Across the United States, there are thousands of miles of water and wastewater pipes buried beneath communities. These pipes come in a variety of materials and sizes, but all provide necessary services to customers across the country.
In recent years, several industry studies have warned that a large majority of these assets are aging and reaching the end of their designed lifespan. Although this is true, it is often prudent for municipalities to manage their assets – especially their large-diameter pipelines – in favor of replacement.
Replacement is expensive – industry experts estimate that the costs could reach $1 trillion over the next three decades. But beyond this massive expense are the unassailable logistical challenges of replacing thousands of miles of pipe.
Fortunately for municipalities, some pipe materials that make up the nation’s infrastructure have well-developed assessment methods that allow operators to determine the location of deterioration so that pipes can be renewed. Pipe deterioration is often due to localized problems – such as soil, loading and operating conditions – meaning pipelines do not fail systematically across their entire length and can often be effectively managed.
Unfortunately for some municipalities that own large-diameter metallic pipe, like Padre Dam Municipal Water District (PDMWD), the technologies available for assessing its condition have only recently been developed.
In November 2012, PDMWD wanted to assess the condition of a 1.2-mile (2-kilometer) stretch of 20-inch (500-mm) mortar-lined steel pipeline that was thought to be in poor condition and may need replacement. Before committing to the large capital project, PDMWD completed a non-destructive inline assessment using Mini PipeDiver®, a free flowing tool that can determine the baseline condition of metallic pipes.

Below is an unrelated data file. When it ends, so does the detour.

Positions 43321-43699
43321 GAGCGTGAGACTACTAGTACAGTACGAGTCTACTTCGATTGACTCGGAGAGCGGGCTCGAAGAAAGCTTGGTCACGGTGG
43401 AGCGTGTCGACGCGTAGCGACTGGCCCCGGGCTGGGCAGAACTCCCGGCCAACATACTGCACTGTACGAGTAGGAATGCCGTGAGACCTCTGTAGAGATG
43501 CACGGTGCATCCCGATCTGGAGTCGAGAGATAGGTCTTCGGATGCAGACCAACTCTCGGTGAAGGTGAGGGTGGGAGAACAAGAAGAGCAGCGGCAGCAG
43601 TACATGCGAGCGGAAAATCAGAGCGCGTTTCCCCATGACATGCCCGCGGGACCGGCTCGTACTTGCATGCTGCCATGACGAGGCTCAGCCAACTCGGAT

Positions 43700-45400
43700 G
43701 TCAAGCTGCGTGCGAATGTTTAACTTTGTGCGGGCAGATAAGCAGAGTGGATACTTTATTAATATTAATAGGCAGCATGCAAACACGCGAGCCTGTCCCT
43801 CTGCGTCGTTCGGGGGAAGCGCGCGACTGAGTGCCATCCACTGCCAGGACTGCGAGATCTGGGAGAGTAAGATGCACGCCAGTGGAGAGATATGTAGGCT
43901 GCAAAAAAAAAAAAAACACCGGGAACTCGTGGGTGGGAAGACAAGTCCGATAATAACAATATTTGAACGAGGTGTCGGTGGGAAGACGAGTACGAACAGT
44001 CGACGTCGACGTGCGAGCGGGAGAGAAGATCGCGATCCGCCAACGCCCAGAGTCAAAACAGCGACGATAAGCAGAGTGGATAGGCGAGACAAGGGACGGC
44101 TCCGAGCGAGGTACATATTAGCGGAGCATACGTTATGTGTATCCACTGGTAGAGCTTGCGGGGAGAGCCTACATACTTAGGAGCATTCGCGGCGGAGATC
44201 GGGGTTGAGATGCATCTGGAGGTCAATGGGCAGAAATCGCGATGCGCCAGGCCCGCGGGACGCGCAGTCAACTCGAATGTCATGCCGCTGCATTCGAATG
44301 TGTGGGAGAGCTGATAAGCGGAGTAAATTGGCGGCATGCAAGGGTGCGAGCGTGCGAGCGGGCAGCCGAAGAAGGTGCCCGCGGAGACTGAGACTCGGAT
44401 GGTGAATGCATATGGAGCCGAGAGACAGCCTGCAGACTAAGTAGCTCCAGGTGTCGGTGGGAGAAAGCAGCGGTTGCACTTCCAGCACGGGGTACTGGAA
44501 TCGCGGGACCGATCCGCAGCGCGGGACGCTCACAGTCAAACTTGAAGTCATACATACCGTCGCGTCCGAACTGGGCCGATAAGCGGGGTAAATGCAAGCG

The tool is equipped with PureEM™ technology and can detect broad areas of corrosion on metallic pipelines. While its resolution is not as high as other metallic inspection platforms, such as Magnetic Flux Leakage which can identify very small defects, PureEM is capable of detecting areas of corrosion that could lead to near-term pipe failure. It is also able to assess long distances in a single deployment, making it ideal for pipelines that cannot be removed from service.
In total, the inspection identified six pipes with signals consistent with localized circumferential anomalies and 15 pipe sections showed signal shifts indicative of a pipe class change.
Starting in February 2013, PDMWD began validating the results of the inspection by excavating the six pipes with circumferential anomaly signals. All six anomalies were confirmed to have some level of defect including:
- Unknown concrete encasement covering a 2-foot longitudinal weld at a pipe joint; this pipe was damaged and repaired during the installation phase without proper documentation
- Damaged mortar lining and steel cylinder after the pipe was installed on a rock
- Localized cylinder and wire mesh corrosion
- Excessive wire wraps caused by a manufacturing defect
While the six anomalies represented different forms of damage, the information collected using PipeDiver was accurately verified and was very useful for PDMWD. In addition, the anomalies that indicate a pipe class shift provide the District with valuable information about their system that was previously unknown.
Based on the results of the condition assessment, PDMWD determined that a large replacement or renewal project was unnecessary and could be deferred. This allows the the District to be confident in the condition of this pipeline while maintaining safe and reliable service for its end-users.